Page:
Unemployment Fraud 2: Electric Boogaloo


By now everyone is sick of hearing about COVID. And honestly just putting the letters C-O-V-I-D into this post will most likely tank any SEO. The virus has ravaged families, businesses, governments, and countries alike.

In March, President Trump signed the CARES Act into law which was meant to bring relief to US citizens. But it might have had some unintended consequences. We seek to quantify the impacts it has had on consumers, businesses, financial institutions, and fraud across the US. In seeking to provide for citizens in need, we may have injected millions (potentially billions) into the criminal underworld.

On the surface this decision makes sense. As elected officials you want to ensure the safety and security of your citizens. But at what cost? Without the proper controls in place the massive stimulus made available is ripe for fraud…Which is exactly what happened.

So What Next?

There has been nonstop coverage of COVID related fraud, ranging from new scams, to PPP for businesses and unemployment benefits. The conversation needs to shift from only trying to quantify the impacts, to identifying next steps.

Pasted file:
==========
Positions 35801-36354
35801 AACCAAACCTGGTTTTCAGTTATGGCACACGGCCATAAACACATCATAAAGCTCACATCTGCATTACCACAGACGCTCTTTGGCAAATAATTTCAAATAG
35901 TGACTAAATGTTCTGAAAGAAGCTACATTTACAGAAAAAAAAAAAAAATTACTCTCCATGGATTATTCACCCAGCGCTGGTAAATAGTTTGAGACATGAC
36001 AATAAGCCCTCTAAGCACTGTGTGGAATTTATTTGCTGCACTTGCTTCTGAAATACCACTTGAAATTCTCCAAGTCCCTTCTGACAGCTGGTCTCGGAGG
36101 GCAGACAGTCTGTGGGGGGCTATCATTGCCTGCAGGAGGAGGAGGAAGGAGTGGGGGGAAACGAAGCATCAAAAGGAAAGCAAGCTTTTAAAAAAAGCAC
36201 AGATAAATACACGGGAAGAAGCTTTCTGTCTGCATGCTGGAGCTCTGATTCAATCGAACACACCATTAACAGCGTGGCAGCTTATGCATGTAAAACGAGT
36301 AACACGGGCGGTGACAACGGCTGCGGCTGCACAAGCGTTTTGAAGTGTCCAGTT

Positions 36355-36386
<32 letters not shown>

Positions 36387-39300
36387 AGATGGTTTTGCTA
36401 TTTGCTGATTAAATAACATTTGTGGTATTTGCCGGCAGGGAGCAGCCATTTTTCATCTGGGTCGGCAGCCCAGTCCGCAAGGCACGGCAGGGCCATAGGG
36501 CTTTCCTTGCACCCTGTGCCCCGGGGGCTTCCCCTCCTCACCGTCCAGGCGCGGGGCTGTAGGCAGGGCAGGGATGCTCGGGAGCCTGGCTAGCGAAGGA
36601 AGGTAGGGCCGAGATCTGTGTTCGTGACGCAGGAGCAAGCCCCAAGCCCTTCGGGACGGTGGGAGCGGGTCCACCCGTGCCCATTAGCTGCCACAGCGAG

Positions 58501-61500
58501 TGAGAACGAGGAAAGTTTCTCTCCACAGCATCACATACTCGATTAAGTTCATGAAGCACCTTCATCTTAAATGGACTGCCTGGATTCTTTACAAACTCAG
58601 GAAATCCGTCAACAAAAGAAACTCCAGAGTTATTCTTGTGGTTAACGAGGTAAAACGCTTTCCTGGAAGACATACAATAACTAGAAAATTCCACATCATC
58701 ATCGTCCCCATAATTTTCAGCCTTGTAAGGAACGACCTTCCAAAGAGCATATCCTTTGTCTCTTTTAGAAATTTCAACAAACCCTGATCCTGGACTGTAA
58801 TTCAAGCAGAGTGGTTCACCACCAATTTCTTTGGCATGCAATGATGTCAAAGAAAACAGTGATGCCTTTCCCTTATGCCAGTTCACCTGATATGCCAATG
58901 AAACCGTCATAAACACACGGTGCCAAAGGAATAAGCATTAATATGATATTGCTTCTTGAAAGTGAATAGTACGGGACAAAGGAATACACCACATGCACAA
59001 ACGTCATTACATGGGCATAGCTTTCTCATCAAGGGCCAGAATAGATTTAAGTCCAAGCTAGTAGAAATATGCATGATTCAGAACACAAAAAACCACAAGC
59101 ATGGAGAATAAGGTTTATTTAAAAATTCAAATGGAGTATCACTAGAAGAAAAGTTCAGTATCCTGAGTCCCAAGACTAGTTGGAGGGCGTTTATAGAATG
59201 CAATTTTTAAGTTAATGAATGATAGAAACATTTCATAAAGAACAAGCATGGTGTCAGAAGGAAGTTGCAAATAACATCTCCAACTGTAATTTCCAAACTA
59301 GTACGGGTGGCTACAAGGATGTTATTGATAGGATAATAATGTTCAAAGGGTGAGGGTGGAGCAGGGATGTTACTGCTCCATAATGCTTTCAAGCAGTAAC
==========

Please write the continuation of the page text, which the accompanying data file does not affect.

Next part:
With the potential for a second stimulus package looming we are bound to see another influx of fraud. But will we be better prepared? Below I lay out three major keys on how I believe we can limit the risk of another fiasco of fraud.

1. Verify – Verification of the Claimant’s Identity

I have received numerous messages from relatives, friends, and other contacts about letters they have received from the unemployment office regarding their successful unemployment. Funny thing is: They never applied! They want to know what they should do about securing their information now that it seems someone out there has it.

Innovating is one thing that the government does very poorly. With the exception of the military, the government could do a much better job at leveraging the private sector. Over the years financial institutions and fintechs have partnered to lessen the risk of identity theft and better protect the consumer. The government can learn a thing or two.

This situation has allowed fraudsters to yet again profit off of identity theft. They have been able to repurpose previously worthless data for another scheme. I see fraudsters attacking in two separate ways.

  • Common Identity Theft  – stealing someone’s true identity and using that information to sign up for benefits
  • Synthetic Identities – The plethora of identities that are on the market and available for use are perfect for this kind of fraud. These identities may not exist, but the volume of claims makes this a perfect crime. As the number of claims continues to increase, the quality of review decreases. Then the rubber stamp comes out.

Below are a few solutions that are currently available to tackle this problem.

  • FiVerity – Synthetic identity and collaboration solution
  • LexisNexis – Identity verification suite
  • SentiLink – Synthetic identity scoring